And I feel so sad for my mom and my grandma. They are strong, badass women who have shown me that women CAN do anything and have done all sorts of hard things to make things better for me and women following along behind me. I was so excited for them to see a woman be elected president. I thought we were poised for a huge leap forward, and instead we took about 25 steps backwards.

I should be filled with rage. I’m so confused that I’m not. Instead I’m consumed with sadness, except when I’m completely numb. For weeks I’ve been clicking “angry” on most political posts, but today I can only click “sad”. And I kind of wish I was overwhelmingly angry, because it can be motivating.  You can channel anger into something positive. Sadness weighs you down and makes it hard to move forward.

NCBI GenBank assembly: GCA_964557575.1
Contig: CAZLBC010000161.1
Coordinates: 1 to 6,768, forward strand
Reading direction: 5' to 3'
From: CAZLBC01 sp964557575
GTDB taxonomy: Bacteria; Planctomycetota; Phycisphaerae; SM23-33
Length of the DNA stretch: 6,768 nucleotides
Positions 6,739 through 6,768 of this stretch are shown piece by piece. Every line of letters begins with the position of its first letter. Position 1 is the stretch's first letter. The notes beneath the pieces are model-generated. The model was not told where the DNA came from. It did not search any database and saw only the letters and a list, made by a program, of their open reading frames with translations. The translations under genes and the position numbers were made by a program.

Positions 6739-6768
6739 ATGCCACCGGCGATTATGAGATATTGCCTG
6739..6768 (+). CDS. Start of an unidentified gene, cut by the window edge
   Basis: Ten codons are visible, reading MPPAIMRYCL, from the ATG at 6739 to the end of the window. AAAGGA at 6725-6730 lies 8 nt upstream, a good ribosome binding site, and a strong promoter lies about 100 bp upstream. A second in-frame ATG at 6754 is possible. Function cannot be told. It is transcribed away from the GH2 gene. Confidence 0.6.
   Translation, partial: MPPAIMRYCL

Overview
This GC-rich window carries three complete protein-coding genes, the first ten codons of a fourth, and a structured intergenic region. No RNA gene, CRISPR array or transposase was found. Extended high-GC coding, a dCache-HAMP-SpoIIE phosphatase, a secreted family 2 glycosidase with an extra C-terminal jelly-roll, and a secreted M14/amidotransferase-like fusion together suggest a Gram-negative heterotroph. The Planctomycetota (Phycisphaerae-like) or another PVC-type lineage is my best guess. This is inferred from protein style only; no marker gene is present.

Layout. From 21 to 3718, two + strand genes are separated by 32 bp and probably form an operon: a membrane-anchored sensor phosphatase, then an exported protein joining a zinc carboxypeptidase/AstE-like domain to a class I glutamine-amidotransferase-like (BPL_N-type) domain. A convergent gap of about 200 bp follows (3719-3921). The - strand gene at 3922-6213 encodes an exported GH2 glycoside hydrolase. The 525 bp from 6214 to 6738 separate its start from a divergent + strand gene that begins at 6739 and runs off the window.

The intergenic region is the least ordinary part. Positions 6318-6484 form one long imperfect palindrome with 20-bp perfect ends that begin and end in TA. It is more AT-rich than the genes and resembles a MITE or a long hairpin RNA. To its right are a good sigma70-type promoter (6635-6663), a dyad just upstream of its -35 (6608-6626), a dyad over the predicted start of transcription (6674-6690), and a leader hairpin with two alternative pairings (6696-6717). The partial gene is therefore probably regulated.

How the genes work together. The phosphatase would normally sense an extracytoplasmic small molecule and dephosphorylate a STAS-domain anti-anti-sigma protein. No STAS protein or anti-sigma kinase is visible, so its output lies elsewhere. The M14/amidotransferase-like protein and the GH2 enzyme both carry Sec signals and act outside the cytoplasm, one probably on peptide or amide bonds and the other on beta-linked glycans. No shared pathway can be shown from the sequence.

This morning I cried and cried and cried. And pretty much anytime I talked to another human, I cried some more, and fortunately everyone I crossed paths with this morning knew where I was coming from.  I wanted to call my grandma, but I had to wait until I could hold it together, and when I did, she told me she hadn’t wanted to talk to me because she didn’t want to make me feel worse, because she knew. And then she told me stories I hadn’t heard before, like about when she got the Temple to recognize women as full-fledged voting members in their own right, not as wives of members.